Alexander II. under the protection of the Romans, among whom he had lived. The Alexandrians had, in the mean time, chosen Cleopatra for their sovereign; and on the arrival of Alexander, it was agreed that he should marry her. This was done, but nineteen days afterwards, he murdered her; and afterwards continuing to perpetrate the most horrible crimes, the people rose up against him, and obliged him to flee for protection to Pompey, the celebrated Roman general. He soon afterwards died, leaving all his rights to the Roman people, declaring them to be the heirs of his kingdom.
Ptolemy Auletes was heir to the throne; and endeavoured to obtain possession of the kingdom, by the consent of the Roman Senate, among whom he expended large sums of money. After many disappointments, he at length obtained the crown, and held it for four years. On his death, he left a son and two daughters under the tuition of the Roman people. One of these daughters was the celebrated Cleopatra, who makes so conspicuous a figure in the civil wars of Rome. With Cleopatra ended the race of the Ptolemies, who had reigned over Egypt, for the space of 294 years. Egypt then became a province of the Roman empire.
In the other two kingdoms, namely, THRACE and MACEDON, into which Alexander's empire was divided, no events affecting the general history of the world, took place, except such as were connected with the history of Rome, till they were both swallowed up in that all-absorbing empire. We, therefore, proceed to give a brief view of the history of
ROME, from the age of Alexander, till the advent of the Saviour of the World. The last and most formidable enemy, that the Romans met with, in their wars to obtain the sovereignty of Italy, was Pyrrhus, king of Epirus. He was brought into Italy by the Samnites and Tarentines, to assist them against the Romans; and it was not till after a six years' war, that the Romans were able to expel them. Pyrrhus was killed at the siege of Argos, B. C, 272; after which, the unsubdued states of Italy submitted to Rome.
Soon after this, the Romans were engaged in the first war with the Carthaginians; usually called the first Punic War, from the Carthaginian name, Pani, or Phoeni, which they had, as being descended from the Phoenicians. This war was occasioned by the Carthaginians having possession of part of Sicily, and grasping at possession of the rest. The Mamertines, having been defeated by Hiero, king of Syracuse, and reduced to great distress, had resolved to surrender the city of Messina to him; when Hannibal, the Carthaginian general, obtained possession of it by stratagem. The Mamertines called in the assistance of the Romans; and thus brought Rome and Carthage into direct collision. The war continued 24 years; and ended in the Romans obtaining possession of Sicily, and forcing the Carthaginians to conclude a peace on very disadvantageous terms.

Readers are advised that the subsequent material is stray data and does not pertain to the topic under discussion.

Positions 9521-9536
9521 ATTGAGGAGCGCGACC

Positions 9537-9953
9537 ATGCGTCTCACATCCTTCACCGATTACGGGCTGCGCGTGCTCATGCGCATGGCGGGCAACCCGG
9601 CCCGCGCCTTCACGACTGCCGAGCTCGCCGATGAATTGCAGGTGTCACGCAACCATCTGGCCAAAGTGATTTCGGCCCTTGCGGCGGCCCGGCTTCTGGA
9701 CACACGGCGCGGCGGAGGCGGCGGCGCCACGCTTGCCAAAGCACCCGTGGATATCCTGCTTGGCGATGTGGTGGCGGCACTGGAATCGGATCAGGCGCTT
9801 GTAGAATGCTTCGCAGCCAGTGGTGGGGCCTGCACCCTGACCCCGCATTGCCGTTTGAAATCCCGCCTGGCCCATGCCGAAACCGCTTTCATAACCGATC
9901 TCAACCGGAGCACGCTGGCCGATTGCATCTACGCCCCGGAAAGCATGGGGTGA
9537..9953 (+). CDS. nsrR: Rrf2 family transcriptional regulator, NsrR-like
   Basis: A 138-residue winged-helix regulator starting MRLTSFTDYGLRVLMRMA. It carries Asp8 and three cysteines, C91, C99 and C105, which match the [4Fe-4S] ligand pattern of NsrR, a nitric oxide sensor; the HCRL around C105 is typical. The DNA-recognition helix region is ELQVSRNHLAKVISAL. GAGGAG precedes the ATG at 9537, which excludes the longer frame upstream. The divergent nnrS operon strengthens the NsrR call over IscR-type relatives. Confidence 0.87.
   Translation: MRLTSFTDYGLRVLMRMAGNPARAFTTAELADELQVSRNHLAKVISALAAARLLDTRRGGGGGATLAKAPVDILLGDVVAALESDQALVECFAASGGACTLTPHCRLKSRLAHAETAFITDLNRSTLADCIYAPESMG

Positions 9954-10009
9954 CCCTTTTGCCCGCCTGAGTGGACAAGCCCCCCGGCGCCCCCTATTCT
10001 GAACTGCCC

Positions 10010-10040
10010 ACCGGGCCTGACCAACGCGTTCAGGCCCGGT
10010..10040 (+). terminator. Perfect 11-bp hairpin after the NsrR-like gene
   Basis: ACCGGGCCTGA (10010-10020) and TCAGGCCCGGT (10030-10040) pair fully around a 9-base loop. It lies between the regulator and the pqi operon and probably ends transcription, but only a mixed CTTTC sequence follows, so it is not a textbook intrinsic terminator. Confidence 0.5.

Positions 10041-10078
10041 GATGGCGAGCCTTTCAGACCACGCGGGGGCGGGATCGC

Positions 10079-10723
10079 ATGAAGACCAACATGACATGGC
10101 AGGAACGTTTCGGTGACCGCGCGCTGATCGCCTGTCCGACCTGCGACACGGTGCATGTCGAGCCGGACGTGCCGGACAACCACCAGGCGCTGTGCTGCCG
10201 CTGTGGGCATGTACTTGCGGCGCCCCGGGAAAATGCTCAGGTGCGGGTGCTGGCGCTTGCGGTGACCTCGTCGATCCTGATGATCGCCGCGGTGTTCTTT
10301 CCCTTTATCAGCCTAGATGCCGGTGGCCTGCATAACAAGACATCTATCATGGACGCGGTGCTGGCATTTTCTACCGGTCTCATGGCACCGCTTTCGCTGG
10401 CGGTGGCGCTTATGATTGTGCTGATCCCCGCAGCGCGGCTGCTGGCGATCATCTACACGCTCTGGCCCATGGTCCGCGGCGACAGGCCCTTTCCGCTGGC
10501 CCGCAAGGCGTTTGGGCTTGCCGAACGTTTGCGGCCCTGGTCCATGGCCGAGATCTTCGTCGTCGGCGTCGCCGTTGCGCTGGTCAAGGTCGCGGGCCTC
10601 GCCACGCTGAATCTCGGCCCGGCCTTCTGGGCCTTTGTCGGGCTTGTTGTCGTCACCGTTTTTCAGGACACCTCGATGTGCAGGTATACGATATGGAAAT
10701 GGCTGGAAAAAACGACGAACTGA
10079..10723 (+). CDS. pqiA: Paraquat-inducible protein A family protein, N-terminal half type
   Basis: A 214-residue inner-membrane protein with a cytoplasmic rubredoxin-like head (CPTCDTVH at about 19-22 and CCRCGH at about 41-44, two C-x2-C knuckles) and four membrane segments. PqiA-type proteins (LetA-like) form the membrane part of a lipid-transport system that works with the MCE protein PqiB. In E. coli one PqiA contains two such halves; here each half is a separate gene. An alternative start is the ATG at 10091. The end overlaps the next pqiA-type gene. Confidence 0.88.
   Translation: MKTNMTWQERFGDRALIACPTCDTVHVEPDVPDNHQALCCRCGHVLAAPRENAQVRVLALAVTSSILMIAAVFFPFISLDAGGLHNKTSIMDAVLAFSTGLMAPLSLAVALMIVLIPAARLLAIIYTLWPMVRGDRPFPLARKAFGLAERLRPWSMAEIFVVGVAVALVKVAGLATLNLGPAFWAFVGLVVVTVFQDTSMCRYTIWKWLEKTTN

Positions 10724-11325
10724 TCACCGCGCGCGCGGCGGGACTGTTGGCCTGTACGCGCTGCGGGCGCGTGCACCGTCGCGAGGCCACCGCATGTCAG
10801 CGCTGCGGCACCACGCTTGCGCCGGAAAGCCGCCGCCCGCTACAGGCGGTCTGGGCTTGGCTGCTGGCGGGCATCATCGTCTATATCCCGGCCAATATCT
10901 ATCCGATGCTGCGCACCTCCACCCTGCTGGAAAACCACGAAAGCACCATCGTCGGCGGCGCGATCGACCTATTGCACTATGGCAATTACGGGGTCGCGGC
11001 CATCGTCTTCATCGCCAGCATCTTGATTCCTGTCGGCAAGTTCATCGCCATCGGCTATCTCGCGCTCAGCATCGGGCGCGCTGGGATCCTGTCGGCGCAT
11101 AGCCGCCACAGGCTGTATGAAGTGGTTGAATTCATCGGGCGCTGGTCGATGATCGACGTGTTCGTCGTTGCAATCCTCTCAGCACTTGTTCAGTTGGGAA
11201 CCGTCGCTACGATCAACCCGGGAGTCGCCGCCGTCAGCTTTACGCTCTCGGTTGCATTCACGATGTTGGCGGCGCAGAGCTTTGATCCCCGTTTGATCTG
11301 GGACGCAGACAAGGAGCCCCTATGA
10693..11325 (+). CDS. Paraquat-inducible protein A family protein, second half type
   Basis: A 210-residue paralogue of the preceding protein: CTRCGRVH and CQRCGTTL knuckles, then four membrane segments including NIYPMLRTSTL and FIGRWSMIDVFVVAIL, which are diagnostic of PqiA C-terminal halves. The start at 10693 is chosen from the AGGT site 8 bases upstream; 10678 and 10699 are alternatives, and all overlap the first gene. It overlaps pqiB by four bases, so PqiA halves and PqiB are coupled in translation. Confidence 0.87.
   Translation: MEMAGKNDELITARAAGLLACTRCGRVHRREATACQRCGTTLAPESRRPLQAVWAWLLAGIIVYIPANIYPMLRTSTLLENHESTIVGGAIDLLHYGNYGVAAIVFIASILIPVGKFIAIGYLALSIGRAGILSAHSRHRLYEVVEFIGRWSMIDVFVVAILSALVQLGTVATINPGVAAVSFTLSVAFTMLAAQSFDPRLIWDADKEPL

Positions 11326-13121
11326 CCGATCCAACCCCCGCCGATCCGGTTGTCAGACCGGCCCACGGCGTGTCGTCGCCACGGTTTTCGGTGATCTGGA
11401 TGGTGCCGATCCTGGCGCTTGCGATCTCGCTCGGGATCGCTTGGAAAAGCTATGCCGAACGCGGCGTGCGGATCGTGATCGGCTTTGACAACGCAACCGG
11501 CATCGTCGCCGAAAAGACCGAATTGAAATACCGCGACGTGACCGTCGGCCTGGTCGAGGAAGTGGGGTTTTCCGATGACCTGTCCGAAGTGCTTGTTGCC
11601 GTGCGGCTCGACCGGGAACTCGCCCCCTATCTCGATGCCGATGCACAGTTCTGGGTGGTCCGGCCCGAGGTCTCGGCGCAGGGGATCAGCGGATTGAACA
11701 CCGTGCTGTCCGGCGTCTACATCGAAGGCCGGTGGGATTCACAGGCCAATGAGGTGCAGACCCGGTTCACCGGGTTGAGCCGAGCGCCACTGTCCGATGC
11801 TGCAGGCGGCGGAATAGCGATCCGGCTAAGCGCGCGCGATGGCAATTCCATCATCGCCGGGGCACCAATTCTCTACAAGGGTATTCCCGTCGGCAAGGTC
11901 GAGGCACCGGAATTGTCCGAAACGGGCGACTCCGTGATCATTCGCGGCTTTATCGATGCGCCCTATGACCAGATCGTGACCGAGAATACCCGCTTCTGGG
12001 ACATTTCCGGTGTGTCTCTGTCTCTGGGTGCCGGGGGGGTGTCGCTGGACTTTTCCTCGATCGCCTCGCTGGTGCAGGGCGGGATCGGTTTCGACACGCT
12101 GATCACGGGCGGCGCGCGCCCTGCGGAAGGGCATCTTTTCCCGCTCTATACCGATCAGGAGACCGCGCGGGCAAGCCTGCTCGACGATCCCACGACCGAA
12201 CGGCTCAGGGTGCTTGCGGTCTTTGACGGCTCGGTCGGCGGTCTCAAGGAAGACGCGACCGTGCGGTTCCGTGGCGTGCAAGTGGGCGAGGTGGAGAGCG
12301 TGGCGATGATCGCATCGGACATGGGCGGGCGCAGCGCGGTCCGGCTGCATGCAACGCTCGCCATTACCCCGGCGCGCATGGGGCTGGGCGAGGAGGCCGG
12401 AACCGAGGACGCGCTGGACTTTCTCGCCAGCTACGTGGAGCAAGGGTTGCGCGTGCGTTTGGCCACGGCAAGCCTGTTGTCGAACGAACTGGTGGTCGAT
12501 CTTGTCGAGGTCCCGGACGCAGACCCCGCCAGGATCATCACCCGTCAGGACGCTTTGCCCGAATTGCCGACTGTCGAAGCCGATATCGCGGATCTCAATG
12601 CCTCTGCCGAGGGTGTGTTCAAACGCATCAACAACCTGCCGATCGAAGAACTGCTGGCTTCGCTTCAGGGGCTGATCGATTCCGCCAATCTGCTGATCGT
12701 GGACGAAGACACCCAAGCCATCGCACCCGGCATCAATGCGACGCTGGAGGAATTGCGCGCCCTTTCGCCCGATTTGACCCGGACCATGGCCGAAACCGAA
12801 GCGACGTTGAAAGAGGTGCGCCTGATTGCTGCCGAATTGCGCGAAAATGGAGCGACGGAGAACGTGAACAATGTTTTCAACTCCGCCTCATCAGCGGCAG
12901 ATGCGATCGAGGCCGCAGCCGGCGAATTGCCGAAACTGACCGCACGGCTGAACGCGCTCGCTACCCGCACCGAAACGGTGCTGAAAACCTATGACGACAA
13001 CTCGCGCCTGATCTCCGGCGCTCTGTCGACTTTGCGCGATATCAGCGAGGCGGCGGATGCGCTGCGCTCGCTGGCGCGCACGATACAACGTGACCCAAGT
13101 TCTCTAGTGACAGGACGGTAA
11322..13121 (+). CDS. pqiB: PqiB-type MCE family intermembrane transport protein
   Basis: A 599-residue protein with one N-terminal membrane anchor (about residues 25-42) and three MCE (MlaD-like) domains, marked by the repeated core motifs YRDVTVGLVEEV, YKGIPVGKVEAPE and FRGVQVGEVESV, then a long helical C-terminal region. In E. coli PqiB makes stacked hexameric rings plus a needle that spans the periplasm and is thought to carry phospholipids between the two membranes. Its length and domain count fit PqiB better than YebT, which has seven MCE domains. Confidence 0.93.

The interval between the first and second Punic Wars, was occupied in subduing some tribes of Italy that had revolted; and also in taking possession of Corsica, Sardinia, and Malta. The second Punic War was purposely provoked by the younger Hannibal, now
general of the Carthaginian army. He found a pre
text for attacking Saguntum, a city in alliance with Rome. The Romans remonstrated, but in vain; and war was the consequence. Hannibal, having taken measures for securing Africa and Spain, crossed the Pyrenees, and then continued his march to the Rhone. This he passed, in the face of some opposition from the Gauls; and then, scaling the Alps with his army, he descended into the plains of Italy. There, by a series of able measures, military and diplomatic, he maintained himself for 16 years; defeated the Romans in several pitched battles,-namely, at Ticinium, at Trebia, at Thrasymene, and at Cannæ; and brought Rome itself into the most imminent danger. Had he been supported by his country, as its interests required, he might probably have turned the scale permanently in its favour. But an envious faction at home refused him the necessary supplies; and, for a considerable time, he could do little more in Italy, than maintain his ground. At length Scipio, the Roman general, after defeating the Carthaginian forces in Spain, passed over to Africa, and threatened Carthage itself. Hannibal was then recalled to defend his native city. He left Italy with regret, and contrary to his own judgment. He encountered Scipio at Zama; but his army, consisting chiefly of mercenaries, was unequal to the army which Scipio commanded, and was defeated, B. C. 196. Peace was then made on terms for Carthage still more humiliating.
The Romans, however, were not satisfied with humbling this rival republic. It was a favourite maxim with some of their statesmen, that Carthage should be overturned. An opportunity soon occurred of renewing hostilities. The Carthaginians were anxious to avoid war, and made many extraordinary concessions; but nothing would satisfy the Romans. They proposed that Carthage should be destroyed, and a city, to accommodate the inhabitants, built 10 miles inland. This proposal drove the Carthaginians to despair, and they determined to resist to the uttermost. The city was besieged; the people defended themselves with the greatest resolution; but, being